ATSU hosts cross-campus, multiple-university interprofessional education competitionPosted: November 8, 2013
ATSU hosted its second annual Interprofessional Education Collaborative Case Competition (IPE-CCC) on Saturday, Nov. 2.
IPE-CCC provides health professions students with an interprofessional teamwork experience to gain insight into collaborative practice competencies – roles and responsibilities, values and ethics, interprofessional communication, and teamwork. Additionally, the competition reveals the complexity of healthcare delivery and the need for collaboration between healthcare professionals in order to reach the best health outcomes for clients/patients.
This year’s competition brought students together from four universities, representing 14 programs and 11 different professions. A total of 135 students in 27 teams from ATSU, Truman State University, Grand Canyon University, and Arizona School of Professional Psychology at Argosy University, worked collaboratively for six weeks to build an interprofessional team to care for a patient and their family. At the end of the process, they presented their findings and recommendations for enhanced collaboration to a panel of judges representing leaders from various disciplines within the healthcare programs.
Barbara Maxwell, PT, DPT, MSc, university director of interprofessional education, ATSU, considers the second annual competition a monumental milestone for the University. “Teams clearly demonstrated their appreciation for interprofessional practice, and articulated their commitment to future collaboration for the benefit of those they serve.”
Interprofessional education is an important initiative interwoven throughout ATSU’s strategic plan. Learning about, from, and with each other, to provide and promote a team approach to patient care and improved patient health outcomes is an essential step in preparing collaboration-ready health professionals.
“The IPE Case Competition was fascinating to watch,” said Norman Gevitz, PhD, senior vice president, Academic Affairs, ATSU. “The participants’ thoughtfulness and the amount of time they devoted to the case was most impressive. ATSU is making substantial progress in our efforts to prepare graduates who will practice collaboratively to further the health of their patients.”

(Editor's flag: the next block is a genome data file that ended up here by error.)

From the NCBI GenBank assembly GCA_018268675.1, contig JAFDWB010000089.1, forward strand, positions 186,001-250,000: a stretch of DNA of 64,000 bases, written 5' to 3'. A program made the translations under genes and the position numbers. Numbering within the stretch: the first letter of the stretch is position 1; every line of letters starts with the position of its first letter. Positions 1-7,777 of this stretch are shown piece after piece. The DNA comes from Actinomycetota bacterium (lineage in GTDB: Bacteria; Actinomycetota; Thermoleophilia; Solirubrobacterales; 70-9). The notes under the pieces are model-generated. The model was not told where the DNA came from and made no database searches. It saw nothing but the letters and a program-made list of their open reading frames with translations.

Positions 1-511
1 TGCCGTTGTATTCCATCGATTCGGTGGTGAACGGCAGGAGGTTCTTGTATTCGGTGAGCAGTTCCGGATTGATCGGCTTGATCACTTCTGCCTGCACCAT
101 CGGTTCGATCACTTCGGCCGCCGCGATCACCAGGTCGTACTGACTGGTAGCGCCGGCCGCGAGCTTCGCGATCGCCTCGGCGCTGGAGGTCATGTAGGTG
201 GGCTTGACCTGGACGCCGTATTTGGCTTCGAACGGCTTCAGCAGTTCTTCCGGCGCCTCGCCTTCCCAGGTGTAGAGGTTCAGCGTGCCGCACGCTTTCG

Prizes were awarded to the top three teams. Winning teams were chosen based on their integration of the 4 core competencies of interprofessional collaborative care.
Second place went to Pam Barnes-Palty, psychology student at Argosy University; Jennifer Garbarini, AuD, ’16; AJ Hortin, PT, ’15; Amanda Peterson, OT,’15; and Michelle Smith, nursing student at Grand Canyon University. Third place went to Jeremy Berger, OMS II; John Crum, psychology student at Argosy University; David Lifferth, D2; Caroline Lindsey, AuD, ’16; and Katherine Rolston, OT,’16.
Additionally, KCOM students Christine Beeson and Gabriel Eljdid, and Truman State University students Ashley Anderson, Cody Campbell, Victoria Caskey, Emma Hosman, Alaina Kramer, Rachel Krauss, Alicia Kimberlin, Nikki Jerowski, Jessica Ray, Stephanie Thomas, and Kendra Woolman, were awarded recognition for their respective team presentations.
In a most appropriate collaborative response, Bankiewicz, Burris, Galbraith, and Harding said, “This was a fantastic opportunity to work with students from other programs and make those connections for our professional career. This not only helps students get to know other members on campus that we wouldn’t have known before, but also starts to create the healthcare workers of the future, who can change the face of healthcare communication and collaboration.”
Said Dr. Maxwell, “The judges and audience members were impressed by the innovative ideas shared by the teams, the professionalism exhibited, the clear respect demonstrated for each other’s professional knowledge and skills, and their very clear focus on the patient and his family as key members of the interprofessional team.”
“Working with other professions opens your eyes to another world where your specialty isn’t the most important thing,” said Bankiewicz, Burris, Galbraith, and Harding. “It’s good for realizing that we need to be aware of our professional ego and when to put it aside for the benefit of our future patients.”